Effect of initial-consonant intensity on the speed of lexical decisions

Daniel Fogerty, Allen A. Montgomery, Kimberlee A. Crass

Research output: Contribution to journalArticlepeer-review


In the present study, we investigated the effect of initial-consonant intensity on lexical decisions. Amplification was selectively applied to the initial consonant of monosyllabic words. In Experiment 1, young adults with normal hearing completed an auditory lexical decision task with words that either had the natural or amplified initial consonant. The results demonstrated faster reaction times for amplified words when listeners randomly heard words spoken by two unfamiliar talkers. The same pattern of results was found when comparing words in which the initial consonant was naturally higher in intensity than the low-intensity consonants, across all amplification conditions. In Experiment 2, listeners were familiarized with the talkers and tested on each talker in separate blocks, to minimize talker uncertainty. The effect of initial-consonant intensity was reversed, with faster reaction times being obtained for natural than for amplified consonants. In Experiment 3, nonlinguistic processing of the amplitude envelope was assessed using noise modulated by the word envelope. The results again demonstrated faster reaction times for natural than for amplified words. Across all experiments, the results suggest that the acoustic-phonetic structure of the word influences the speed of lexical decisions and interacts with the familiarity and predictability of the talker. In unfamiliar and less-predictable listening contexts, initial-consonant amplification increases lexical decision speed, even if sufficient audibility is available without amplification. In familiar contexts with adequate audibility, an acoustic match of the stimulus with the stored mental representation of the word is more important, possibly along with general auditory properties related to loudness perception.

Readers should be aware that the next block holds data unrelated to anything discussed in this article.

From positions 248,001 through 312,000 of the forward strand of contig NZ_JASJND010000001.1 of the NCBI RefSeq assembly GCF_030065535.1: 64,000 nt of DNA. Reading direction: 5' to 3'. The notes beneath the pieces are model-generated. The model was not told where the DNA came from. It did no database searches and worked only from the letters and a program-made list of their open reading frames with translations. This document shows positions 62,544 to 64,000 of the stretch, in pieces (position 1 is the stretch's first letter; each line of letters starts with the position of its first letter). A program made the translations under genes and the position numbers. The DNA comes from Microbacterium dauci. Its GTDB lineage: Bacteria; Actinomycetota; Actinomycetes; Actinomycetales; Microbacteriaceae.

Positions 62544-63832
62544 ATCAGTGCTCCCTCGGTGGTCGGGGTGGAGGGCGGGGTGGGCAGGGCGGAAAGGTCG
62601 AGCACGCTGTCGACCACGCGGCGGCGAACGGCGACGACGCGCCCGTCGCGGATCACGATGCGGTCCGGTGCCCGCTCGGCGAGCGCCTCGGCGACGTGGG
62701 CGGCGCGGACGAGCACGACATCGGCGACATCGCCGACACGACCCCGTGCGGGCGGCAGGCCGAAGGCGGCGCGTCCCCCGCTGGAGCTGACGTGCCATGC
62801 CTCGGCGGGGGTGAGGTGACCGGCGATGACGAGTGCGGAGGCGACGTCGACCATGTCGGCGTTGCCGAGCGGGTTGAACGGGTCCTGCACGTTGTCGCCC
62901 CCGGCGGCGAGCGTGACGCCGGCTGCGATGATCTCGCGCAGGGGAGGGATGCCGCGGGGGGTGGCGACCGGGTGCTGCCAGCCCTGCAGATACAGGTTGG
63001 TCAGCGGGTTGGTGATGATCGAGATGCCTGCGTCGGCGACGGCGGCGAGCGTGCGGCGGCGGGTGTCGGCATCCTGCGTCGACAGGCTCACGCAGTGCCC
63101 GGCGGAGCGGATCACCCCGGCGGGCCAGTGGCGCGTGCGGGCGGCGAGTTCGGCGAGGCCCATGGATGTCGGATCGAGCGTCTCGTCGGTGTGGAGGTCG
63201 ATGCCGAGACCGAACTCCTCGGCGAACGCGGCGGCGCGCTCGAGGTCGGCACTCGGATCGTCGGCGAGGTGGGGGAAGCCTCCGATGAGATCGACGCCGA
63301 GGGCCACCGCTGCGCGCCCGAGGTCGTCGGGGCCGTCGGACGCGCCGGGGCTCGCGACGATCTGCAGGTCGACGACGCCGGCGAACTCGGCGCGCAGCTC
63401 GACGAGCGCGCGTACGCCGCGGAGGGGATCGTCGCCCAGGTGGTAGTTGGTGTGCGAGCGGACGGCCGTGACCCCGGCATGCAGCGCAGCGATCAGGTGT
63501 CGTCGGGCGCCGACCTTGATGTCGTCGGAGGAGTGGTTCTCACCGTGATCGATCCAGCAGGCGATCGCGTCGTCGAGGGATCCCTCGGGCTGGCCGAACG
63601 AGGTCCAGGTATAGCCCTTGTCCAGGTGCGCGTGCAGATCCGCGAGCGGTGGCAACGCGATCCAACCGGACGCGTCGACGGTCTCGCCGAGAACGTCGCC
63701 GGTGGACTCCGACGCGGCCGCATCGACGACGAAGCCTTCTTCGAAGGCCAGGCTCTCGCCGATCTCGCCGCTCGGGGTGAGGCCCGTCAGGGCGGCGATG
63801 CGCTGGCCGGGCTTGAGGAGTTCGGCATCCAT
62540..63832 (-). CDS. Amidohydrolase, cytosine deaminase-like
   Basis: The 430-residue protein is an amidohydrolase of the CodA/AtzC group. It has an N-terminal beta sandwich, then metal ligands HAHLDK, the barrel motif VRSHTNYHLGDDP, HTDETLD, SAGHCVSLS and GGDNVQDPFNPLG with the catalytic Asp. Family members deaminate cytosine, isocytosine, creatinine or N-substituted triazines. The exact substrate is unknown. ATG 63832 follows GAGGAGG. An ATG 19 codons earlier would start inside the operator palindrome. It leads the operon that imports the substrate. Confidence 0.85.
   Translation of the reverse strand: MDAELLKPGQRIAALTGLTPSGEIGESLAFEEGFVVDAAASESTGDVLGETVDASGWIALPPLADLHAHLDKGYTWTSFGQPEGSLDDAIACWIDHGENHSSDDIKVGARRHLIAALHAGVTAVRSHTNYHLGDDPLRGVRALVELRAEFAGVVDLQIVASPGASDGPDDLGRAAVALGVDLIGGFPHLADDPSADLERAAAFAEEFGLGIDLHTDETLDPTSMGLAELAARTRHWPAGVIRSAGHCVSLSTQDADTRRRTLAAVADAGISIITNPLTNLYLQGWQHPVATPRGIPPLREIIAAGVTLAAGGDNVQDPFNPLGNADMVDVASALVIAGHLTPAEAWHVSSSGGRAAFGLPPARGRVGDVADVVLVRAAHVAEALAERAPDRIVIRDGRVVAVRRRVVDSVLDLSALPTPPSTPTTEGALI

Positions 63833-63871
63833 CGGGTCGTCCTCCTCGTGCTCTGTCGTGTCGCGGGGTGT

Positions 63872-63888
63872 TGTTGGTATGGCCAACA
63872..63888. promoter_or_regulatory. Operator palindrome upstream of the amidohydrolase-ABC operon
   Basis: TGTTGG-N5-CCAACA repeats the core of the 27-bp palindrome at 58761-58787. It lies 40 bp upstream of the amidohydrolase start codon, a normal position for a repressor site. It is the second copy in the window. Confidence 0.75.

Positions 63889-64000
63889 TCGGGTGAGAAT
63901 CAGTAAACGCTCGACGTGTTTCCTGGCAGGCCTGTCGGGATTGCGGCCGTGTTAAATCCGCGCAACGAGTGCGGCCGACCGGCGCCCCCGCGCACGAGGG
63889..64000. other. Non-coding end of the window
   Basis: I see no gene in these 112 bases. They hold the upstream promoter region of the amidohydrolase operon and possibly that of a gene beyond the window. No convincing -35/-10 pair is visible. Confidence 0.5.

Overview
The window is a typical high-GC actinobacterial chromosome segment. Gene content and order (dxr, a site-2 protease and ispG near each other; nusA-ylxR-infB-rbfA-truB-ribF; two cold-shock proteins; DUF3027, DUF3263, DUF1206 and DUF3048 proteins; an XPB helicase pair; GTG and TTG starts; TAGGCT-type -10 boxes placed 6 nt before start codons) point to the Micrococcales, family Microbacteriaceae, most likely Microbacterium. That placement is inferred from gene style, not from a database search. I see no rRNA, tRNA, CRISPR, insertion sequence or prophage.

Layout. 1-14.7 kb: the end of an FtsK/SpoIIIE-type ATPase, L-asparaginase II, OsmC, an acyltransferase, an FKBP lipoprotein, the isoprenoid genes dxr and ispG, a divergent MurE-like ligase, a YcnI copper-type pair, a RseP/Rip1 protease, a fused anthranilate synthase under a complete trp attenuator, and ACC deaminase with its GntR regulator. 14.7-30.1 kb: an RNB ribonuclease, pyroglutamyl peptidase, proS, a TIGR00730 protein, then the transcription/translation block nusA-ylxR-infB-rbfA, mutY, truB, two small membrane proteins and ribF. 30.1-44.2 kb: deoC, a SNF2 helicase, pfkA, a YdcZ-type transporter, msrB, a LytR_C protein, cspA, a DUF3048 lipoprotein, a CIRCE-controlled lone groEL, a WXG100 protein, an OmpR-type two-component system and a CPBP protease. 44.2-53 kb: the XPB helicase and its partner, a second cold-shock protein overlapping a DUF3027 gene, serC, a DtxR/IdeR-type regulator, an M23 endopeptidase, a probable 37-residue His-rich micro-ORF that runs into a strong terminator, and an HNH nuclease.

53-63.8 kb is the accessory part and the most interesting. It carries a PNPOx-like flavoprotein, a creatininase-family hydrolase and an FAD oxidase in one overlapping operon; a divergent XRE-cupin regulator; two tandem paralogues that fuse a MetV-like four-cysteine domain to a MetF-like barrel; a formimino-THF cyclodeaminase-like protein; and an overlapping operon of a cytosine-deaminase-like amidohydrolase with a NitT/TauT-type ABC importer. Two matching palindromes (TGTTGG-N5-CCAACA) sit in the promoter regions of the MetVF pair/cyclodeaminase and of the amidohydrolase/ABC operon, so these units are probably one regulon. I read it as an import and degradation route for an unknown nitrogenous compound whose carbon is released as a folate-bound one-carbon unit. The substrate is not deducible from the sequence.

Original languageEnglish (US)
Pages (from-to)852-863
Number of pages12
JournalAttention, Perception, and Psychophysics
Issue number3
StatePublished - Apr 2014
Externally publishedYes


  • Audition
  • Speech perception
  • Spoken word recognition
  • Temporal envelope

ASJC Scopus subject areas

  • Language and Linguistics
  • Experimental and Cognitive Psychology
  • Sensory Systems
  • Linguistics and Language


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